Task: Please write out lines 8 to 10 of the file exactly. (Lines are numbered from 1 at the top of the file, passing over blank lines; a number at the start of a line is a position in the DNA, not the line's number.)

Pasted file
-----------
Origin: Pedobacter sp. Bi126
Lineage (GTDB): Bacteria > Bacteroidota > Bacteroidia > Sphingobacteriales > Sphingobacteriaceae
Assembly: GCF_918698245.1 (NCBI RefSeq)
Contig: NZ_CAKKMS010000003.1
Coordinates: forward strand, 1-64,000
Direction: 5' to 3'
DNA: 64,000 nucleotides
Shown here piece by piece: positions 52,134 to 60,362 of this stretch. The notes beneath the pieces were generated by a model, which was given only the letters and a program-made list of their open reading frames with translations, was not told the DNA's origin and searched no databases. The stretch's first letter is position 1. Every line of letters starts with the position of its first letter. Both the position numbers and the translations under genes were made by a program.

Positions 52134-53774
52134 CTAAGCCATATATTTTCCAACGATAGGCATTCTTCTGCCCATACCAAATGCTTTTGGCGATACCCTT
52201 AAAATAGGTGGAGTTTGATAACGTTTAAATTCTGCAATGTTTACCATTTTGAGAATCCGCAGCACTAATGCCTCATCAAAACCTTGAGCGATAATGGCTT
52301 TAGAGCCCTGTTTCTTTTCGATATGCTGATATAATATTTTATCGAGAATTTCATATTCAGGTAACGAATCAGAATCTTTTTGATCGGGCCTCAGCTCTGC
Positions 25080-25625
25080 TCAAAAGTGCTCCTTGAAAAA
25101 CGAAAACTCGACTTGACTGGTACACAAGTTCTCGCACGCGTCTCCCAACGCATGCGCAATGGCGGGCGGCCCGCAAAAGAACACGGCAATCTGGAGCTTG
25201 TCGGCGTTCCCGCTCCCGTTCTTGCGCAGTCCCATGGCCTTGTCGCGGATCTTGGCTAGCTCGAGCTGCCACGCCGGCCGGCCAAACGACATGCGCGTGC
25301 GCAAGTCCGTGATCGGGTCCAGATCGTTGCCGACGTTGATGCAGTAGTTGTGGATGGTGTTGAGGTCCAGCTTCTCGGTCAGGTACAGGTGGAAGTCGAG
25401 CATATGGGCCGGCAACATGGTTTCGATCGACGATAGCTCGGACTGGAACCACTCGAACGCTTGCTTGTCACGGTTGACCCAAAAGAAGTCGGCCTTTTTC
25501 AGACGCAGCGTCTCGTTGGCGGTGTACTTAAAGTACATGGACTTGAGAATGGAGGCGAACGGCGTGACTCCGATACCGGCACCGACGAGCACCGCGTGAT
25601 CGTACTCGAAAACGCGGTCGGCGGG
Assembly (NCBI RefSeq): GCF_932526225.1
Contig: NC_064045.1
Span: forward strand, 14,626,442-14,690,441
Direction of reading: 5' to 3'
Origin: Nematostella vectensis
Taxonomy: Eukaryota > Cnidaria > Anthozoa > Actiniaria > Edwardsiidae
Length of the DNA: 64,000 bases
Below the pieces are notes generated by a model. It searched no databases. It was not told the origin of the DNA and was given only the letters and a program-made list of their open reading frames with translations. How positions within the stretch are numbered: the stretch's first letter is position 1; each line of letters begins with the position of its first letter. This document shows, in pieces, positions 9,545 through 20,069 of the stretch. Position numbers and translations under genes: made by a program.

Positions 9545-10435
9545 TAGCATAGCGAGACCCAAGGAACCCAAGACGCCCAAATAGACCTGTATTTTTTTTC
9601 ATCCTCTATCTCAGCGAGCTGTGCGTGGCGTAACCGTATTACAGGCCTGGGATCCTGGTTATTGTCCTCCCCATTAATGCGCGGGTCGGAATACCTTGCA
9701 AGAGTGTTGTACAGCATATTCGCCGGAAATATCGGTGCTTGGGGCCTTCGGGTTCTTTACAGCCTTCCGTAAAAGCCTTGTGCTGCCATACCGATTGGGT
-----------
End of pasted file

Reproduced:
Shown here piece by piece: positions 52,134 to 60,362 of this stretch. The notes beneath the pieces were generated by a model, which was given only the letters and a program-made list of their open reading frames with translations, was not told the DNA's origin and searched no databases. The stretch's first letter is position 1. Every line of letters starts with the position of its first letter. Both the position numbers and the translations under genes were made by a program.

Positions 52134-53774
52134 CTAAGCCATATATTTTCCAACGATAGGCATTCTTCTGCCCATACCAAATGCTTTTGGCGATACCCTT